Writer’s block

Writing_Sunset_Roma_Italy_Italia_-_Creative_Commons_by_gnuckx_(4276946305)Special request this week – it was suggested to me recently by one of my regular Twitter pals that a good subject for this blog might be writer’s block.

I hesitated a little because it’s not something I personally tend to suffer from greatly but then, on the other hand, I haven’t written anything much for a while so maybe I have it without realising?

For me the hold ups in writing tend to come, as now, when I’m looking for a project to begin. Writing a book tends to take me the best part of two years to do the whole thing, soup to nuts, so I like to make sure I have something worth pursuing before I make that level of investment in time and effort. That’s not to say I haven’t been writing anything – I have been doing what I often do at this stage: starting something to see how it goes, getting a little way in then realising it’s not really doing it for me and abandoning it.

I see this as all part of the process however so it doesn’t worry me unduly. I’ve never really found myself  paralysed and unable to write mid-way through a book or story as some writers do.

What causes this grinding halt in the creative process? My feeling is that it might be the fear of not being perfect. The feeling that what you write might not be good enough could be enough to stop you writing anything.

In an interview I did recently with a fellow writer for her blog she asked me: “How does a writer keep from being afraid of feelings of inferiority, of being a talentless hack or stupid and just keep at it despite it all?” I think right there we see where the feelings which lead to writer’s block can come from, and if you let them grow so they become paralysing that could bring your work to a screeching halt.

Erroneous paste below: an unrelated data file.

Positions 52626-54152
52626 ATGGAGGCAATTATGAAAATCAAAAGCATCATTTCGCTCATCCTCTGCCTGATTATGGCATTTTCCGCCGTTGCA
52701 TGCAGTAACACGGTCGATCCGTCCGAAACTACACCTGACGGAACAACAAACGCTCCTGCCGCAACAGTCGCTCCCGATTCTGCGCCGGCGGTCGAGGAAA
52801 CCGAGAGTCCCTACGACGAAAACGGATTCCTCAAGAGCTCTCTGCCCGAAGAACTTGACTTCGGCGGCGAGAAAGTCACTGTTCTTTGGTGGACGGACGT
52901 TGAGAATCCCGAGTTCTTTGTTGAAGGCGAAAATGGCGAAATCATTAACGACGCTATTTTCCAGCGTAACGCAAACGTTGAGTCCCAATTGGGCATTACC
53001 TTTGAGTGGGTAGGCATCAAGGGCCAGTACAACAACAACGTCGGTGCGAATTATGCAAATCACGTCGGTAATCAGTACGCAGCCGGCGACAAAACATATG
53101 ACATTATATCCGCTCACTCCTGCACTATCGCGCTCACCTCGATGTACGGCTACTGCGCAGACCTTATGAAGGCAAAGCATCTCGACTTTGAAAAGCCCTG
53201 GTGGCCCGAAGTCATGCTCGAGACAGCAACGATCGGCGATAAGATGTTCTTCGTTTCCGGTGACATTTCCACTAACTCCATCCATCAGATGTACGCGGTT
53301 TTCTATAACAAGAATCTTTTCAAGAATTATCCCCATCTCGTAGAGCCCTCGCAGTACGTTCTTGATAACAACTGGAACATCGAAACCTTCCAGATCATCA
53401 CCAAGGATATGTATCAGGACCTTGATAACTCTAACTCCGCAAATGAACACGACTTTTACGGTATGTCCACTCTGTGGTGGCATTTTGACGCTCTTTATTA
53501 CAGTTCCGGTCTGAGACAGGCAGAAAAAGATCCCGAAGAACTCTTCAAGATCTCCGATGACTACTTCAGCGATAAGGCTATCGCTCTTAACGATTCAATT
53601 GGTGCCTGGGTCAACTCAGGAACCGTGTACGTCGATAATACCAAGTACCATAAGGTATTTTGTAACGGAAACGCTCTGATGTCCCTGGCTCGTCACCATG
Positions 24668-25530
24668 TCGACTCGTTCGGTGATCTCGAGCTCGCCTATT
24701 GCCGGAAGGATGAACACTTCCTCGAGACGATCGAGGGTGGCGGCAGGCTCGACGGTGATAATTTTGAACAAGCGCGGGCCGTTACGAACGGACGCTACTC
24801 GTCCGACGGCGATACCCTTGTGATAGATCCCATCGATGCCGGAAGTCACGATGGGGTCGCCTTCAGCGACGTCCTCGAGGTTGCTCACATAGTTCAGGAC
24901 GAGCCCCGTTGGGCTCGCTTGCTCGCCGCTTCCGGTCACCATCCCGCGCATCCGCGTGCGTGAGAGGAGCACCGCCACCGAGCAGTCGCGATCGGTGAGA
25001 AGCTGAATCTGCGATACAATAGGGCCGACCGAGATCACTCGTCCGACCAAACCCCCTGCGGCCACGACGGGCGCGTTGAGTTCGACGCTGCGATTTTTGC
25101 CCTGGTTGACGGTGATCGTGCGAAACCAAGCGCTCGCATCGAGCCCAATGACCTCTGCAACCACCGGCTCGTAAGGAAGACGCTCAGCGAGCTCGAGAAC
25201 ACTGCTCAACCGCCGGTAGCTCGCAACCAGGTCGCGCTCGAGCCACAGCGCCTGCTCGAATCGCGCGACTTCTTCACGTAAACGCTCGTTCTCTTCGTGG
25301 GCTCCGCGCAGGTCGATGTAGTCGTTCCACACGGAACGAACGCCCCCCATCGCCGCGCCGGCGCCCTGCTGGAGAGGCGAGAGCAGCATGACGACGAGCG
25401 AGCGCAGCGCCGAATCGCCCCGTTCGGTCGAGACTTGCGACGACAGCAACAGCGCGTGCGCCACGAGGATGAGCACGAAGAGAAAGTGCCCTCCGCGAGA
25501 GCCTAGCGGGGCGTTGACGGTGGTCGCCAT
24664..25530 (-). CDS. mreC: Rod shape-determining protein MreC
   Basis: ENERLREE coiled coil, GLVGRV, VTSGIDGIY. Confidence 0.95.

So how do you mentally prepare yourself to avoid this situation?

In an interview I read once an author was asked what she does when beset by writer’s block. She replied: ‘I lower my standards and carry on.’

WriterI can’t remember who said it – but the phrase itself stuck in my mind, precisely because that’s exactly what I do. The point is to get something, anything, down on the blank sheet of paper in front of you. What helps me greatly in this is the knowledge that what I write is a fluid, evolving process. Just because something is written down, doesn’t mean it is set in stone. I know my rewriting process means that everything can, and probably will, change – so there is no great pressure to get it right first time. The pressure I put on myself is to get it right eventually.

Another top tip I think, can be found within the advice Ray Bradbury offered in the lecture of his I blogged about earlier in the year here. His cure for writer’s block was to put down whatever you are writing and write something else instead, because you’ve picked the wrong subject. I suppose that is what I’m doing with my false starts – I’m accepting that part of what we do is to search for the right subject.

I guess what wise old Ray was telling us is that writer’s block might have a valid function in a writer’s life. It might be there to tell us we are on the wrong track and urging us to follow a different path. It’s certainly a thought isn’t it?